Mariana Gregorio, assistant director, says: “As soon as I heard of this opportunity I wasted no time in saying yes! I’ve always had a passion for theatre and acting and there is no hiding my enthusiasm in embracing my Italian roots, so wht could be better than to combine the two together! Working on the play in Italian has not only helped me acquire a better understanding of the language but, along with the game exercises, it has helped build my confidence in speaking (out loud) in another language. It’s a real pleasure working together with such an energetic and friendly group – together I think we create the perfect environment to prepare a performance worth coming to see.”

Actor and baby

Samith Lahiru Adikari gets in character.

Katie Fountain will help with set design and props. Theatre rehearsal, she says, is “a great place to meet Italians and other students of Italian who share the same passion for theatre, the language (and also food!). For anyone who’s missing out on this wonderful experience, I would definitely recommend it for next year!”

Daniel Fangueiro, a first-year student of Italian, says that “Per me, il gruppo di teatro in italiano a Reading è una esperienza molto divertente, arricchente e interessante. Per tutti quelli che come me vogliono sviluppare il loro italiano parlato, un gruppo così è perfetto!”

Daniel Fangueiro, a first-year student of Italian, says that “Per me, il gruppo di teatro in italiano a Reading è una esperienza molto divertente, arricchente e interessante. Per tutti quelli che come me vogliono sviluppare il loro italiano parlato, un gruppo così è perfetto!”

 

The Italian Theatrical Group hopes to see you for its first public performance in Summer Term. To keep up with the theatrical project and all of the Department’s other activities, as well as to receive updates from our students, staff, and alumni, follow this blog, like us on Facebook, and subscribe to our Twitter feed.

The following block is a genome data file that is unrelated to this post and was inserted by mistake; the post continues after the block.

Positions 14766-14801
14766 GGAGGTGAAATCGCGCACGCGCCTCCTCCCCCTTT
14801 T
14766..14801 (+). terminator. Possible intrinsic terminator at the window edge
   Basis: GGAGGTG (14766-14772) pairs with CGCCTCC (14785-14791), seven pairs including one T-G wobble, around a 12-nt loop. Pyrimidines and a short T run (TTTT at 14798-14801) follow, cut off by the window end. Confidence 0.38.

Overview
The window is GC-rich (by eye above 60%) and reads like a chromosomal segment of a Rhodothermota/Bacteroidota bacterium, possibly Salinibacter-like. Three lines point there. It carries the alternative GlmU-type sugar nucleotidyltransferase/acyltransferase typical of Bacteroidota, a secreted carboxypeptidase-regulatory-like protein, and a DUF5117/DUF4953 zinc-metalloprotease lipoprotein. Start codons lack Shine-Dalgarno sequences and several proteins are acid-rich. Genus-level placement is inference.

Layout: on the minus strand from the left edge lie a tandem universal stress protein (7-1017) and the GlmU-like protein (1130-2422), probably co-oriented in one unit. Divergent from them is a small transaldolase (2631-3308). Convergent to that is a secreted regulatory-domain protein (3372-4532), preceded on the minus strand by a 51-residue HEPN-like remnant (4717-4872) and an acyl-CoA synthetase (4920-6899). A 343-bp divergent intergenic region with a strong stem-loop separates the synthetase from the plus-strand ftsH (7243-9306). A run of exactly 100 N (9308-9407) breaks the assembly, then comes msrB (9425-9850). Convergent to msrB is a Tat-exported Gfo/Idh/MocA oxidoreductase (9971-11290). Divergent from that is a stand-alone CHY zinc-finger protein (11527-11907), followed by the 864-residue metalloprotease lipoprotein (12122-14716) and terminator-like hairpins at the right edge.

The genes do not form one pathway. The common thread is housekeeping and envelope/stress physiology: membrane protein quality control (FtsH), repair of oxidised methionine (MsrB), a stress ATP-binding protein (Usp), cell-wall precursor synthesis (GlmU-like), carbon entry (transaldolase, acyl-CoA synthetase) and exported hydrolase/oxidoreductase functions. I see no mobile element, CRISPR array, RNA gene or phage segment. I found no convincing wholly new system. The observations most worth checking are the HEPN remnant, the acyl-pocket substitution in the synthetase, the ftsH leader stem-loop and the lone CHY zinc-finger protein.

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Student Life: The DAAD Sauerkraut Cup

The Reading team at the  DAAD Sauerkraut Cup

The Reading team at the DAAD Sauerkraut Cup

The 21st of February 2015 saw the DAAD Sauerkraut Cup return for the twelfth time. Bristol University hosted the event this year, and we sent two Reading teams and supporters to partake in the games. We’ve asked Lynsey Radford Foster, a fourth-year student of German and English Literature and a member of the German Society, to fill us in on the events of the day:

The Sauerkraut Cup, if you are unaware, is an inter-university football tournament supported by the DAAD (Deutscher Akadmischer Austausch Dienst/German Academic Exchange Service). Its purpose is to unite German Departments across the UK, opening up networking possibilities for the students involved, and to encourage the study of German, not that any of us need convincing of that!

Sauerkraut 2Thankfully, we had good weather, and although a little nippy, both Reading teams kept warm, playing throughout the day. Our first team, “Fortuna Reading” narrowly missed out on the coveted Sauerkraut cup, having made it to the quarter finals. Team 2, “Hier für Bier” had a more challenging day, but were ever enthusiastic in every game they played. After the football, both of our teams enjoyed a good German beer at the sponsers’ local Bierkeller with students from different German Departments across the UK.

Despite some fantastic goals and skilful defending, we returned empty-handed. However, I can say without doubt that we all had a thoroughly enjoyable day, full of excitement and enthusiasm and are already looking forward to next year’s trip!